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Clashes, tear gas, blasts: Egypt meets third anniversary of revolution

Published time: January 25, 2014 13:39
Edited time: January 26, 2014 11:26

Egyptians gather next to the wreckage of a car following an explosion outside a police training centre in a north Cairo neighbourhood on January 25, 2014 (AFP Photo / Khaled Kamel)

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Three years after Hosni Mubarak’s ouster, Egyptians are meeting the revolution anniversary split between the Muslim Brotherhood and the army. Relentless protests and terror acts plague the country, with at least 49 dead in clashes on Saturday.

Saturday in Cairo was set to start with marches and rallies, but kicked off with a car bomb explosion near police headquarters. This explosion injured just one person, but on Friday a series of four deadly blasts claimed the lives of six people, including four police officers. The explosion also resulted in many wounded.

Al-Qaeda-linked militant group, Ansar Bayt al-Maqdis (Supporters of Jerusalem), based in Egypt's lawless Sinai Peninsula took responsibility for the attacks in the Egyptian capital. The messages were placed in advance on jihad forums on Friday, reported the SITE monitoring service.

Another explosion was heard near a police building in the city of Suez, state television reported. The building was a camp for riot police in the city. At least nine people were wounded.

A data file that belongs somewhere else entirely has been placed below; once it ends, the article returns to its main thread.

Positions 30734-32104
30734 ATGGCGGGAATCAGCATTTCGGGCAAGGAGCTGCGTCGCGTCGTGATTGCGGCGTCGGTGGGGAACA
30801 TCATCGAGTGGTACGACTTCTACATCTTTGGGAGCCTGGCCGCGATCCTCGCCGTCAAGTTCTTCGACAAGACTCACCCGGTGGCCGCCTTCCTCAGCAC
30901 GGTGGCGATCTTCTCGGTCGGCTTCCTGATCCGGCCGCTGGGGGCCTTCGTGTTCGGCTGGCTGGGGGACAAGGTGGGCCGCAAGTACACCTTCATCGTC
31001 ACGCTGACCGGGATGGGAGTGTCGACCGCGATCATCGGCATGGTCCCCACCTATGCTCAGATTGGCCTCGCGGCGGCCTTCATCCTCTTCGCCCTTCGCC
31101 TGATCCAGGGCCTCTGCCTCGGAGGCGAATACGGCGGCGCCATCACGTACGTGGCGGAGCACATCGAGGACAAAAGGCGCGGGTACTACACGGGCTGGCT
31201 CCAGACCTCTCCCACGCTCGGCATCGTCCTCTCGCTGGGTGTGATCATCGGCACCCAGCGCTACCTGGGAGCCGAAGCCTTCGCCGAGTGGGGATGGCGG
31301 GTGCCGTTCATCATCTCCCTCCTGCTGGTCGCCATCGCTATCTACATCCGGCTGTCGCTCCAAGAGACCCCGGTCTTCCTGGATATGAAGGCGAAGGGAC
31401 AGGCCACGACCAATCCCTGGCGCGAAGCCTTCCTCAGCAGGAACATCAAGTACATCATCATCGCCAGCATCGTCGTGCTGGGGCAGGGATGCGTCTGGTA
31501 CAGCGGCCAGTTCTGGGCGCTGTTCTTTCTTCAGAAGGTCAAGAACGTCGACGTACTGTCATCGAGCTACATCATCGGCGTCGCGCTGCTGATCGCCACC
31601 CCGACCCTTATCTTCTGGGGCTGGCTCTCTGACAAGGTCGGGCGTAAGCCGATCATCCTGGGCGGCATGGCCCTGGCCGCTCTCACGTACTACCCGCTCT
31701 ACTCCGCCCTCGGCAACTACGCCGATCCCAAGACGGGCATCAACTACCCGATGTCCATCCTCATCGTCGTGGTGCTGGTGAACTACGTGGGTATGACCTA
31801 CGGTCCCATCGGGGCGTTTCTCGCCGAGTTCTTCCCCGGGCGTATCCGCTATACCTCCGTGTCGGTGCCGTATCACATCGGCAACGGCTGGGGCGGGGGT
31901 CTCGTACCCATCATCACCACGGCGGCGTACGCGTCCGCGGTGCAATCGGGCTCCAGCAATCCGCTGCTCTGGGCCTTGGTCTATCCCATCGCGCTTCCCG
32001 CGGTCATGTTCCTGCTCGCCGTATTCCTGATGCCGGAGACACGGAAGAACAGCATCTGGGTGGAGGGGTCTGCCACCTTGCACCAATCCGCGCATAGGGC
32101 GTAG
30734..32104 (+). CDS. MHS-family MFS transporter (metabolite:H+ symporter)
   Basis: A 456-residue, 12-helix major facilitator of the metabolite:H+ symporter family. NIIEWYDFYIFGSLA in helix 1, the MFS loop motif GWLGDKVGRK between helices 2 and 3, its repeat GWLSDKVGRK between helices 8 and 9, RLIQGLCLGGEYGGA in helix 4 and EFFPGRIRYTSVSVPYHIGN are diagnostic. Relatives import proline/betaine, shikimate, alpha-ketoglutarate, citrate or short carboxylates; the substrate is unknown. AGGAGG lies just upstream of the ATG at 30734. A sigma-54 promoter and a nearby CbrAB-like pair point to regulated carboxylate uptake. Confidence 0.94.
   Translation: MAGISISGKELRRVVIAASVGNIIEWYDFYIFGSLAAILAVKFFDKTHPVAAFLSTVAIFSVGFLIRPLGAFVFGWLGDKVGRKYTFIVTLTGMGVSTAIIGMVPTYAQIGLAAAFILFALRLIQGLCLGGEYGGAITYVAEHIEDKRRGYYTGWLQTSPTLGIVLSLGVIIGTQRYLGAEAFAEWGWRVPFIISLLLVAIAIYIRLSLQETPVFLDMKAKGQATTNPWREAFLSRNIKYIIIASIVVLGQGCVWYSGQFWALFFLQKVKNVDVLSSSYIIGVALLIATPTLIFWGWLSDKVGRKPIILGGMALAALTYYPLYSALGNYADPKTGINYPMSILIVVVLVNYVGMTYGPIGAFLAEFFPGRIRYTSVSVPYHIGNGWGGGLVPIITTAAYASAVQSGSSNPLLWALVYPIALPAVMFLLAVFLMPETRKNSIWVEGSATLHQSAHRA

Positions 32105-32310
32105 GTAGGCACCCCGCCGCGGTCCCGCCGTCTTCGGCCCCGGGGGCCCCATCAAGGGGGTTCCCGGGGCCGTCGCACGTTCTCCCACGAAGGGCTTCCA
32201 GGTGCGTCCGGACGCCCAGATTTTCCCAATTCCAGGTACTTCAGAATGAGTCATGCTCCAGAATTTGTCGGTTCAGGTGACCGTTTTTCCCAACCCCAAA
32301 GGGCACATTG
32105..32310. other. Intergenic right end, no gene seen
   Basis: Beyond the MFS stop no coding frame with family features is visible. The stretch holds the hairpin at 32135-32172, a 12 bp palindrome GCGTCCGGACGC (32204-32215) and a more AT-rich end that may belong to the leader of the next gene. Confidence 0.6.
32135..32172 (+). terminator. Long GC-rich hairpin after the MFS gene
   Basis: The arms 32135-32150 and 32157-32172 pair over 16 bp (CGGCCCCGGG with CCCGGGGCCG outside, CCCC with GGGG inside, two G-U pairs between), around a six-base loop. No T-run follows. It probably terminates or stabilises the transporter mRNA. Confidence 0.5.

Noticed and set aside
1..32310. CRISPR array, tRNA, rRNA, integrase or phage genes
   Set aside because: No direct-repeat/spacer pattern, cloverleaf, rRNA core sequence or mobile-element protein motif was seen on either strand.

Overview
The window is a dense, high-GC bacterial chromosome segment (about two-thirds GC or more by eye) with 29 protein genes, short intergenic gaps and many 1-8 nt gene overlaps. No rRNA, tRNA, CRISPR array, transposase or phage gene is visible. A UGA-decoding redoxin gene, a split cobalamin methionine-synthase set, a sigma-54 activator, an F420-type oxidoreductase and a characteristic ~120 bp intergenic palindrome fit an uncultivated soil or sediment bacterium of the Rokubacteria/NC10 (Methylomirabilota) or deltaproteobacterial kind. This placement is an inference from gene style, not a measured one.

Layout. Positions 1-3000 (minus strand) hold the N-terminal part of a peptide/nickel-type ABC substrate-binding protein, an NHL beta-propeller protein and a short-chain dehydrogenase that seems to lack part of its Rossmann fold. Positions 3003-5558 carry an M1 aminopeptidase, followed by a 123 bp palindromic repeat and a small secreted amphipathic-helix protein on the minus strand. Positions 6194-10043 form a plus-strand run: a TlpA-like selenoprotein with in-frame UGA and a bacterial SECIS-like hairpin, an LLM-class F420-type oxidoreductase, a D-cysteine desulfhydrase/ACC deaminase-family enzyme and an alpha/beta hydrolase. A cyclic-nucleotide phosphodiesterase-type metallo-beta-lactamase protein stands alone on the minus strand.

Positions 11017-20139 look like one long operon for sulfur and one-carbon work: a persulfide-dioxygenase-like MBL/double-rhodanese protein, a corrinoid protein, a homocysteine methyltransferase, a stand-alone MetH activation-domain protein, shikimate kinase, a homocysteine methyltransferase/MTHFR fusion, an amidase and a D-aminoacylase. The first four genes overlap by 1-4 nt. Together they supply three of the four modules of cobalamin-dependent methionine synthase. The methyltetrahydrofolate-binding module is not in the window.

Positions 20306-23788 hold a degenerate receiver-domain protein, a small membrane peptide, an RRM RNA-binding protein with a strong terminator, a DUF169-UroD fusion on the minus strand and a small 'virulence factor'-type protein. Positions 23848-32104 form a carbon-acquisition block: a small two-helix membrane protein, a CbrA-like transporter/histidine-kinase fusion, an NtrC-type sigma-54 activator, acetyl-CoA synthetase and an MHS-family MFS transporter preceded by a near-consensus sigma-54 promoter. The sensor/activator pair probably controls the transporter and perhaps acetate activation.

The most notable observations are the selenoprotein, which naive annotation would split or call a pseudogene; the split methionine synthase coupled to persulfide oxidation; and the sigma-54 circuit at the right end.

The attacks ramped up tensions in the Egyptian capital. Crowds of angry people gathered at the site of the bomb blast that ripped open the front of Cairo's main police HQ.

The people there support the government in blaming the Brotherhood, and say it is a revenge attack on the state for overthrowing Islamist President Morsi in July 2013.

“The Brotherhood are to blame for this, the terrorists want to break the country in half,” a middle-aged man told RT.

“Some are afraid to leave their homes but most are more determined than ever to go to the streets against the Brotherhood on the revolution anniversary,” promised an elderly citizen.

With anger mounting, there is likely to be a harsher crackdown on the Islamist group,” reports RT correspondent, Bel Trew, from the epicenter of the unrest.

A supporter of Egypt's army chief General Abdel Fatah al-Sisi holds a poster in front of the damaged Cairo Security Directorate building, Cairo, January 24, 2014 (Reuters / Amr Abdallah Dalsh)

The Muslim Brotherhood was formally labeled a terrorist organization in Egypt in December.

But angered supporters of the Brotherhood and its toppled President Mohamed Morsi have been defying protest bans and clashing with police in various parts of Egypt ever since.

On Saturday, clashes between police and Islamist protesters claimed at least 49 lives across the country. Most of those killed were in Cairo, but fatalities were also reported in Alexandria and the southern town of Minya. Around 247 people were wounded, according to the Health Ministry, cited by the MENA news agency.